Newport city review rebuts claims about missing receiptsArea News
-- The Newport city administrator has denied there was misuse of municipal funds and says the city’s fiscal oversight has improved dramatically, according to a report responding to a citizens group that raised questions about missing receipts for purchases made with city credit cards.
By: Jon Avise , Pierce County Herald
NEWPORT, Minn. -- The Newport city administrator has denied there was misuse of municipal funds and says the city’s fiscal oversight has improved dramatically, according to a report responding to a citizens group that raised questions about missing receipts for purchases made with city credit cards.
The Newport Citizens’ Organization, or NEWCO — a group that earlier this year had pushed for the formation of a financial advisory board similar to the city’s planning commission — said publicly in October their review of the city’s recent financial statements, obtained through a series of public data requests, showed municipal employees had not submitted receipts for an average of nearly $25,000 per year in purchases made with city credit cards.
City Administrator Brian Anderson disputed the assessment in a memo to the City Council earlier this month, saying all purchases were documented by Newport’s credit card statements and that the actual dollar figure of purchases without submitted receipts is far less than NEWCO alleged.
All but 4 percent of city credit card purchases — $1,270 worth — in 2012 have had accompanying receipts submitted to city administration, according to the report.
But the percentage of receipts not submitted rises steeply in preceding years, the city’s review showed. In 2011, 51 percent, or $15,720, of receipts were not submitted; in 2010, 65 percent, $17,250, were missing; in 2009 the figures were 73 percent, or $18,400; in 2008, 61 percent, or $14,850; and in 2007, 49 percent, or $13,600.
Anderson attributed those figures to the fact that, prior to October, Newport did not have a formal policy requiring city employees submit receipts with all city credit card purchases. City department heads were responsible for reviewing purchases, he said.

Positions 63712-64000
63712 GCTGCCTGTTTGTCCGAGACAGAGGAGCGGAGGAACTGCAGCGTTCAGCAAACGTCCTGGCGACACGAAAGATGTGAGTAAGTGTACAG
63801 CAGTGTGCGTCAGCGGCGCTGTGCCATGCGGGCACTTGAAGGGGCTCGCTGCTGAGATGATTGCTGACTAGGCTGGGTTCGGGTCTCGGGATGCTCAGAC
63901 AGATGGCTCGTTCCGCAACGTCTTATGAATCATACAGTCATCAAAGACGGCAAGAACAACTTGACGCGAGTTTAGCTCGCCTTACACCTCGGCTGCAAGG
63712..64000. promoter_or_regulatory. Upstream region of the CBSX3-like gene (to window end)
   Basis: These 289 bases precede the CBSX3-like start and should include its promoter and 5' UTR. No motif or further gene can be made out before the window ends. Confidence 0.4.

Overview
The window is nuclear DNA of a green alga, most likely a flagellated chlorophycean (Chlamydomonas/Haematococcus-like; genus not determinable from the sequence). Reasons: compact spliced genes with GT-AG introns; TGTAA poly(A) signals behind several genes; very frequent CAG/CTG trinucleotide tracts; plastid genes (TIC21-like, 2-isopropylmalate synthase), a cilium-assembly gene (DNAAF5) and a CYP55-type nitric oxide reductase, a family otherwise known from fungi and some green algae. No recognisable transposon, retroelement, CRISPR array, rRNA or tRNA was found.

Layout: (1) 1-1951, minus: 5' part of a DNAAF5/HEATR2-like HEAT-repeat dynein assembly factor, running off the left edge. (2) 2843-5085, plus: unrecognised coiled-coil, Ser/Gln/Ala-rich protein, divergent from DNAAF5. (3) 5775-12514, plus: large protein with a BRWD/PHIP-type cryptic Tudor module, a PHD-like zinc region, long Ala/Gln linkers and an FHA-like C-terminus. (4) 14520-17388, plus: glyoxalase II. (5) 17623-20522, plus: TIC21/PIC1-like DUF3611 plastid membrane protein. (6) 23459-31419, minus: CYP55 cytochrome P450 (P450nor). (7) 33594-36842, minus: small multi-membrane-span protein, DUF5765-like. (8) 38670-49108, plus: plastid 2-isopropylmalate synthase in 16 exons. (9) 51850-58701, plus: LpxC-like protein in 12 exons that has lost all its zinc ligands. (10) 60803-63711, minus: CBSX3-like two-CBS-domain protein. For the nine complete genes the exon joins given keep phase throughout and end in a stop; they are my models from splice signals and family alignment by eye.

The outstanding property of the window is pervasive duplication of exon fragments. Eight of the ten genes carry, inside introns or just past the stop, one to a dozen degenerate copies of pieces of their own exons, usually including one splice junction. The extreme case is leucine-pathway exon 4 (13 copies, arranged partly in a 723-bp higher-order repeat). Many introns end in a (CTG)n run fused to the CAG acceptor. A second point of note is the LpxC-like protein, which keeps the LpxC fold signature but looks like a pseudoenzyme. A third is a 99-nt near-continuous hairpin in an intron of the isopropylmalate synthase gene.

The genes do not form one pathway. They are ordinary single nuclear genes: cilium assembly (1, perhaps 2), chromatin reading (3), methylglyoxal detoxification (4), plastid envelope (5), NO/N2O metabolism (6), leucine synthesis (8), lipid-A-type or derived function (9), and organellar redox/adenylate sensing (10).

“In reviewing the statements, I don’t believe there was any misuse of funds from 2007-12 as the credit card statements clearly state where the purchases were made and most of the larger expenditures are from conferences, lodging, or other governmental agencies,” Anderson wrote in the memo to the City Council.
Due to the lack of a city policy, Anderson’s memo reads, “submitting receipts was not a consistent practice with the city until 2012.”
The allegations were dropped on the city in emails that began circulating in late September and exploded into public view at a rancorous council meeting Oct. 4. Mayor Tim Geraghty dismissed the allegations — leveled with fewer than 35 days remaining before Election Day — as politically motivated.
“I thought the timing of this was curious,” Geraghty, who won re-election on Nov. 6, said last week.
An annual audit conducted by public accounting firm MMKR gave a generally positive review to the city’s finances. But it found — and has in past years, as well — that the city does not have an appropriate level of segregation of duties, meaning Newport doesn’t divide accounting tasks among employees as widely as preferred.
That finding is common among small cities, the auditor said in the March report. In Newport, the issue has been exacerbated by cuts to staffing levels that shrunk administrative support staff at City Hall from three employees to two.
Anderson has said new accounting software introduced last year will help the city, and Geraghty said stricter internal controls will, as well.
“We’re better off going forward,” Geraghty said.
By comparison, the city of Cottage Grove requires that receipts be submitted for all purchases made with city credit cards.